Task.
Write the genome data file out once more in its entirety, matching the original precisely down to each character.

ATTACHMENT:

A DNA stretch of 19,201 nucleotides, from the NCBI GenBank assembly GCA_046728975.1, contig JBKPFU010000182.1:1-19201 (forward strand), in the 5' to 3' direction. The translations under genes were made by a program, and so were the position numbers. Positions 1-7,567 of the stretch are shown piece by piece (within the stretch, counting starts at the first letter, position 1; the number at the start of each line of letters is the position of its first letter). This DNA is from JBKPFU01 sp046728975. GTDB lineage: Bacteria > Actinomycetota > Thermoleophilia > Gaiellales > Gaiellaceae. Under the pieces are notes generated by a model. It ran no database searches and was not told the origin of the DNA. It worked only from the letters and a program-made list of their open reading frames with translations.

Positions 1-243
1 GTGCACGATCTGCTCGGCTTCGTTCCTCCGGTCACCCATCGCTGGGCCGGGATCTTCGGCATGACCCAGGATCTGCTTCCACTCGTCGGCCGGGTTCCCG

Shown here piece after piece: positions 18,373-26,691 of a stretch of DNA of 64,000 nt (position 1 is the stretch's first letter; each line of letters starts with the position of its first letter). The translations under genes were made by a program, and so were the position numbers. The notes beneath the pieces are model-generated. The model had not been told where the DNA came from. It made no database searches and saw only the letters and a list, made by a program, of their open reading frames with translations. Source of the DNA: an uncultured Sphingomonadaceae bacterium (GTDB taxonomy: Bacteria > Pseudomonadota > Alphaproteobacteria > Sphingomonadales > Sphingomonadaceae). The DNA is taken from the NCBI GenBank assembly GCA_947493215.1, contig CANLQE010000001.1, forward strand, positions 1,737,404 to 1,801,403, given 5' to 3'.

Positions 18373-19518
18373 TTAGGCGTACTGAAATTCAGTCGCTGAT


A DNA stretch of 19,201 nucleotides, from the NCBI GenBank assembly GCA_046728975.1, contig JBKPFU010000182.1:1-19201 (forward strand), in the 5' to 3' direction. The translations under genes were made by a program, and so were the position numbers. Positions 1-7,567 of the stretch are shown piece by piece (within the stretch, counting starts at the first letter, position 1; the number at the start of each line of letters is the position of its first letter). This DNA is from JBKPFU01 sp046728975. GTDB lineage: Bacteria > Actinomycetota > Thermoleophilia > Gaiellales > Gaiellaceae. Under the pieces are notes generated by a model. It ran no database searches and was not told the origin of the DNA. It worked only from the letters and a program-made list of their open reading frames with translations.

Positions 1-243
1 GTGCACGATCTGCTCGGCTTCGTTCCTCCGGTCACCCATCGCTGGGCCGGGATCTTCGGCATGACCCAGGATCTGCTTCCACTCGTCGGCCGGGTTCCCG

Shown here piece after piece: positions 18,373-26,691 of a stretch of DNA of 64,000 nt (position 1 is the stretch's first letter; each line of letters starts with the position of its first letter). The translations under genes were made by a program, and so were the position numbers. The notes beneath the pieces are model-generated. The model had not been told where the DNA came from. It made no database searches and saw only the letters and a list, made by a program, of their open reading frames with translations. Source of the DNA: an uncultured Sphingomonadaceae bacterium (GTDB taxonomy: Bacteria > Pseudomonadota > Alphaproteobacteria > Sphingomonadales > Sphingomonadaceae). The DNA is taken from the NCBI GenBank assembly GCA_947493215.1, contig CANLQE010000001.1, forward strand, positions 1,737,404 to 1,801,403, given 5' to 3'.

Positions 18373-19518
18373 TTAGGCGTACTGAAATTCAGTCGCTGAT